"I like it," Daniel says, watching Sam reach across the plate to go for more Jell-o. Jack swats at her hand.

"Stop it," he says. "I don't know how you eat so much of that stuff."

"You have like nine pieces of cake a day," she shoots back.

"Cake is a necessary part of any healthy diet," he says piously, but hands the Jell-o over to her and she squeals in delight.

"Plan C," Daniel says to Teal'c.

"Indeed," Teal'c responds. "How long will this one last?"

"Well, there's always Plan D," Daniel says.

"What's Plan D?" Jack asks before he can help himself. She can tell, because he winces after he says it.

"New Years Party at Sam's," Daniel says. "Lots of champagne."

"Why my house?" she asks.

"Plan E is we all run away to Mexico," he says ignoring her. "I'm still working on the rest of the alphabet."

It's almost sweet even though Sam knows they're all joking. A whole alphabet of plans just so she and Jack don't have to be miserable anymore. Under the table, Jack's knee brushes hers and she gives him a little pressure back and they stay touching like that, innocently but intentional. His fingers reach across his own thigh to brush over hers and then pull away quickly. She chances a glance at him and he looks slightly deflated.

Well, less miserable.

She thinks about what Cassandra had said, about how waiting for something that was never going to happen must be terrible. But never is a long time and if there's one thinking that the Stargate program has taught her, it's that there's no point in believing in never.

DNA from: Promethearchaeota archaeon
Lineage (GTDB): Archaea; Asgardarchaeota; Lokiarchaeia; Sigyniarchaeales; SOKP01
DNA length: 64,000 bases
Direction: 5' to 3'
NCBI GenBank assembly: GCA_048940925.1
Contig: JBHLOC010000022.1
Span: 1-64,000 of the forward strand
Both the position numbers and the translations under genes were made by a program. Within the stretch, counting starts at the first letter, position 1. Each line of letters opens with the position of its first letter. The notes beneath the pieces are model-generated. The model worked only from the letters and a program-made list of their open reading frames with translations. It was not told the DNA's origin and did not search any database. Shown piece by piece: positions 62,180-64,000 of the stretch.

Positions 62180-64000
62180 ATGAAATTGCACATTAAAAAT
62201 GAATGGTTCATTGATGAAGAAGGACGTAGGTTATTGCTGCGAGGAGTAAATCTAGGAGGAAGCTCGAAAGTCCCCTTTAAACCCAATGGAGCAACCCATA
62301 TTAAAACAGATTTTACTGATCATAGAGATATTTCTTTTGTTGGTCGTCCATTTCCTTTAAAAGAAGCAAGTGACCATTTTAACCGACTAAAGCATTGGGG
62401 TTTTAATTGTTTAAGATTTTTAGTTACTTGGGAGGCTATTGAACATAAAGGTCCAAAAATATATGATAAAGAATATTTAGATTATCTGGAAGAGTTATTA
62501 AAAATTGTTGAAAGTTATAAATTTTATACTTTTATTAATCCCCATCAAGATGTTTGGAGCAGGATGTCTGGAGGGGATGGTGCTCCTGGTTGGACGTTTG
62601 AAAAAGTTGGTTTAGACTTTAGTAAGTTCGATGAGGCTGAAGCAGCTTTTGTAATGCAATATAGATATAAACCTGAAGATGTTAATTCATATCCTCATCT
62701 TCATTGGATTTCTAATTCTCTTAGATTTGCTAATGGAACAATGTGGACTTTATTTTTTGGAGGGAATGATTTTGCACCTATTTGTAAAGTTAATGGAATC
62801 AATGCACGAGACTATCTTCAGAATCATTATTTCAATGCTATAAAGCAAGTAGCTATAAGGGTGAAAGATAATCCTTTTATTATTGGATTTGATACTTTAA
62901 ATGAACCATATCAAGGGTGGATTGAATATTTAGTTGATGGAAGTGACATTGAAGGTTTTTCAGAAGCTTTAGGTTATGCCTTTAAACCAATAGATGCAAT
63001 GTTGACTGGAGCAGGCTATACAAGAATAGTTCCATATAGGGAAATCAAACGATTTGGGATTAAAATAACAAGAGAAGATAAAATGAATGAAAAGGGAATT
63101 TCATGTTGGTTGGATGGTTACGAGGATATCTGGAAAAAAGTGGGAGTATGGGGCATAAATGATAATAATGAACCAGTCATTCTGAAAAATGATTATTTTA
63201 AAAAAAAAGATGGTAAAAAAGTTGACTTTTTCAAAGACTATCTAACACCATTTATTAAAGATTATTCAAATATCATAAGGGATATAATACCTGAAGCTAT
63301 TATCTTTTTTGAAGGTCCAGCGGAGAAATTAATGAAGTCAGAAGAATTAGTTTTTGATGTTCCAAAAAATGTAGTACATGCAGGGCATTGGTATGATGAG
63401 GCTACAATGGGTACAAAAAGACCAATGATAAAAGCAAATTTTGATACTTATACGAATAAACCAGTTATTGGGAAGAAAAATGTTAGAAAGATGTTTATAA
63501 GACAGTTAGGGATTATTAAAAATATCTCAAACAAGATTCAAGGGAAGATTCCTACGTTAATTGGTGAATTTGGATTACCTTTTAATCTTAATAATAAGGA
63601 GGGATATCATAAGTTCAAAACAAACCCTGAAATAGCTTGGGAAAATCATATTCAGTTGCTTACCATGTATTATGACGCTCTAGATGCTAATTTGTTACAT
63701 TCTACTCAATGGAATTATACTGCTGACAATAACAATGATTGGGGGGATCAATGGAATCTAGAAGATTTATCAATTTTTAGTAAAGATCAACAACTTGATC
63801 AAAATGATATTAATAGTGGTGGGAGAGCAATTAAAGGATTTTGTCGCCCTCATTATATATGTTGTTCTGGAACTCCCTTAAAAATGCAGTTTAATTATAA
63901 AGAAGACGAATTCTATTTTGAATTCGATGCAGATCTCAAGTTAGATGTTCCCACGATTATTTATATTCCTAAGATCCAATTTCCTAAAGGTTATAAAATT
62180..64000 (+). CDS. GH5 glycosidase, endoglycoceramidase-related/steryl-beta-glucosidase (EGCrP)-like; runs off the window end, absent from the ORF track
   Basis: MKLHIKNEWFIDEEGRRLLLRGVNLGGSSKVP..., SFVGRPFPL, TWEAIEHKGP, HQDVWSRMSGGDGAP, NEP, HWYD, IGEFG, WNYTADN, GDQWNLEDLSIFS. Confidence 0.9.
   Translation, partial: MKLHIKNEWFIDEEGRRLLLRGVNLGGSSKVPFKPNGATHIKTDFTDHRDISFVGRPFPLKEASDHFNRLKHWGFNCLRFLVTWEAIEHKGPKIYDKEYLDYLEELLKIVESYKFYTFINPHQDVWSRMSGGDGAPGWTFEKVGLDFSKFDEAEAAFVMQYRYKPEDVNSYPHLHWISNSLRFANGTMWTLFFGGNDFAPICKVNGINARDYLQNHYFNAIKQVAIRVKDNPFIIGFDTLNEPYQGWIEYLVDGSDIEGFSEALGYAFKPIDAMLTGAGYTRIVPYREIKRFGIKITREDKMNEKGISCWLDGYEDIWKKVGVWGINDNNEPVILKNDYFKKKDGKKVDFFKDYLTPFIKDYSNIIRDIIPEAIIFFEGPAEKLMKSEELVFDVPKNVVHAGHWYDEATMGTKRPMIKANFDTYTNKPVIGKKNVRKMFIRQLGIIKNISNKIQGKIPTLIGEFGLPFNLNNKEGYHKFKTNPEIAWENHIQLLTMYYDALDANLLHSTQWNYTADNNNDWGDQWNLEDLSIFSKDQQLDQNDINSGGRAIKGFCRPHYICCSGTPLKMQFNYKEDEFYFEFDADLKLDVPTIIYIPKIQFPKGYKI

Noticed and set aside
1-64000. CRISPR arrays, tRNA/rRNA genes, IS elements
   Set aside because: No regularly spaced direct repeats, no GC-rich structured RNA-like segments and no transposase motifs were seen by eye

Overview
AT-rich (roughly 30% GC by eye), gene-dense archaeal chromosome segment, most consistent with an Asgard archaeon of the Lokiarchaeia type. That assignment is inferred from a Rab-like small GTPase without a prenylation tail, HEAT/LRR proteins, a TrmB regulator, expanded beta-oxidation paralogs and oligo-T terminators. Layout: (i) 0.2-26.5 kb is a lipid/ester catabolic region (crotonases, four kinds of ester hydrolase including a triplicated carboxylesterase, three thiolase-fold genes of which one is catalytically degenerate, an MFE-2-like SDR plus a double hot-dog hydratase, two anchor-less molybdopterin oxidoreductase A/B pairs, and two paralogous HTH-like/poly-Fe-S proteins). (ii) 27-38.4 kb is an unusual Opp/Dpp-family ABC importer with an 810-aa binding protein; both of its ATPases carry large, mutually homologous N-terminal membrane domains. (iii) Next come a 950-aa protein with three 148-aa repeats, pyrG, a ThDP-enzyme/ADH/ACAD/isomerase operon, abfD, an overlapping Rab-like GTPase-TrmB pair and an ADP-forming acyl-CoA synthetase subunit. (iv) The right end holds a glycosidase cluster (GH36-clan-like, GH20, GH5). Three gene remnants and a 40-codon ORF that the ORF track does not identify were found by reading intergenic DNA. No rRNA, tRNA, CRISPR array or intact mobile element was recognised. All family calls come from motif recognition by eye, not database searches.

"We can do New Years together," she says now. "It'll be fun."

Maybe Plan C isn't about rigidly adhering to the rules or blatantly disregarding them. Maybe Plan C is about bending them, just slightly. About counting down until the New Year together and then turning into each other for a warm kiss. Yeah. That she could do. It is socially acceptable, expected even.

She smirks to herself, tingly with anticipation.

"Carter?" he asks. He has noticed, of course.

"Just thinking, sir," she says.

"Always a dangerous past time," he murmurs. She nods and they share a little grin, a little moment of understanding. Under the table, his fingers find hers again.

"O-kay," Daniel says, his eyes darting back and forth between the two of them, his expression a mixture of confusion and exasperation. "Teal'c, do you ever get the feeling they're having several conversations at once?"

"You are the expert in linguistics," Teal'c says, his expression foul. "You tell me, Daniel Jackson."

Sam has the decency both to look guilty and feel it, a little, but Jack just looks kind of smug.

"Don't get your panties in a twist, Daniel," Jack says, his fingers still tangled with Sam's. She feels a little squeeze. "We have a man code of our very own."

"You mean that thing you two do where you don't say anything but your eyebrows get all twitchy?" Sam asks.

"Yeah!" Jack says. "See? We have whole discussions that you don't know about. And T and I are brothers."

"A bro code," she offers in a tone that tells him she thinks he is ridiculous but he grins, pleased.

"Indeed," Teal'c agrees.

She wants to kiss the grin right off his face, wants to rather badly in fact. There are days where all she can do is walk around in a haze thinking I can't, I can't, I can't, knowing that she won't make it another day without touching him. That if they pass each other in the hallway, she'll give up anything and everything without him even having to ask.

Today, though, she thinks, Yeah, I totally can and grins back.